Craniosynostosis is the debilitating precocious ossification of cranial sutures, the fibrous joints between skull bones. 1 in 2500 live births present with synostosis, however, nothing is known about the dynamic cell behaviors underlying calvarial growth and suture formation. Skull defects or damage, such as synostosis or cancer, respectively, are challenging to treat, requiring several reconstructive surgeries. Understanding the morphogenesis of the skull vault may therefore benefit the development of clinical treatment plans and improve faithful skull reconstruction. My recent work shows that the Fuz mutant mouse is a novel model for syndromic craniofacial defects, including craniosynostosis. Here I plan, firstly, to investigate the cause of synostosis in the Fuz mutant using expression, osteogenic and cell mixing analyses. Subsequently, I will utilize a cell biological approach to categorize dynamic cellular behaviors of growing calvarial bones in wildtype and mutant animals. Utilizing fluorescent reporter mouse lines I will perform live imaging analyses of calvarial cells during skull morphogenesis and determine the cell behavior defects underlying craniosynostosis in the Fuz mutant.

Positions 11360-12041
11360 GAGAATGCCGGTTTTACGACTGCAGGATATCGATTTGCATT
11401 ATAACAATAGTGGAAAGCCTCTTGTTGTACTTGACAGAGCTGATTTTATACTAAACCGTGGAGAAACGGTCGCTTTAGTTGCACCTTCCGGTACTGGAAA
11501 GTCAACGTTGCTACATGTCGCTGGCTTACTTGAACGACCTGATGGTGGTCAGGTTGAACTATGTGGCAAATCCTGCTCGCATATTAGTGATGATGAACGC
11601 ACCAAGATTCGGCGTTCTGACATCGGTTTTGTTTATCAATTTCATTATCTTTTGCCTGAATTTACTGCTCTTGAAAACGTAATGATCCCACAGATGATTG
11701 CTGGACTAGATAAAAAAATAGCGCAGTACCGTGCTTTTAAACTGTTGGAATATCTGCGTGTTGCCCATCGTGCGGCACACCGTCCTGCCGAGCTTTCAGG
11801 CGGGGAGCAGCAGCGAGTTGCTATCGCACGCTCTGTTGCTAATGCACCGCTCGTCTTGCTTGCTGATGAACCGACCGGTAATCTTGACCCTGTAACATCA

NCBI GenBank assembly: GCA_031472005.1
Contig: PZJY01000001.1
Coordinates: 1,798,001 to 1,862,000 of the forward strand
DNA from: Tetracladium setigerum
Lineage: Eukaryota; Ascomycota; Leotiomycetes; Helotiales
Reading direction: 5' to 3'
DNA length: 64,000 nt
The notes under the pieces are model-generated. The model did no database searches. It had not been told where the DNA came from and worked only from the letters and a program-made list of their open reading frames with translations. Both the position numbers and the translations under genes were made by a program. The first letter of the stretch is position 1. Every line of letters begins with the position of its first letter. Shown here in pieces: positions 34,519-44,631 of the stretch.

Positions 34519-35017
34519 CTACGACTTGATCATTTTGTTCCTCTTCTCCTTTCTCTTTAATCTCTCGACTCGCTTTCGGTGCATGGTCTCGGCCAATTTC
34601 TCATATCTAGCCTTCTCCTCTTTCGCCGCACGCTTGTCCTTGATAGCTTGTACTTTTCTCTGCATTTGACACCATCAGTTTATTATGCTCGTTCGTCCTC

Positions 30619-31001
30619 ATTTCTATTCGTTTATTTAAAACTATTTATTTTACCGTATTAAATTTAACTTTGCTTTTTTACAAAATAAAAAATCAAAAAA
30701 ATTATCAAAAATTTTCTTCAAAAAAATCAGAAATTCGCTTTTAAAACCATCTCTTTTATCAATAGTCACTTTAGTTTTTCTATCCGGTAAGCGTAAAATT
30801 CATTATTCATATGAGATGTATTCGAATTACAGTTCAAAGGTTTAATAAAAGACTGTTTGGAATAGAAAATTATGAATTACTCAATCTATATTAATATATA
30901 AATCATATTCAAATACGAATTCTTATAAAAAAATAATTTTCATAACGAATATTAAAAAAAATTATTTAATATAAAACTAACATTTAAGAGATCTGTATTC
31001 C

The Aims proposed here will comprise the first cell biological analysis of skull morphogenesis and will ultimately help determine the necessary modes of cellular behaviors required to drive apical movement of the calvarial bones.
Craniosynostosis is a disease characterized by premature fusion of the skull bones, which causes severe facial disfigurement and mental retardation. The aim of this project is to understand the cell biological aspects of skull growth in normal and pathogenic contexts to better inform clinical treatment plans and future regenerative medical approaches.
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|Tabler, Jacqueline M; Barrell, William B; Szabo-Rogers, Heather L et al. (2013) Fuz mutant mice reveal shared mechanisms between ciliopathies and FGF-related syndromes. Dev Cell 25:623-35|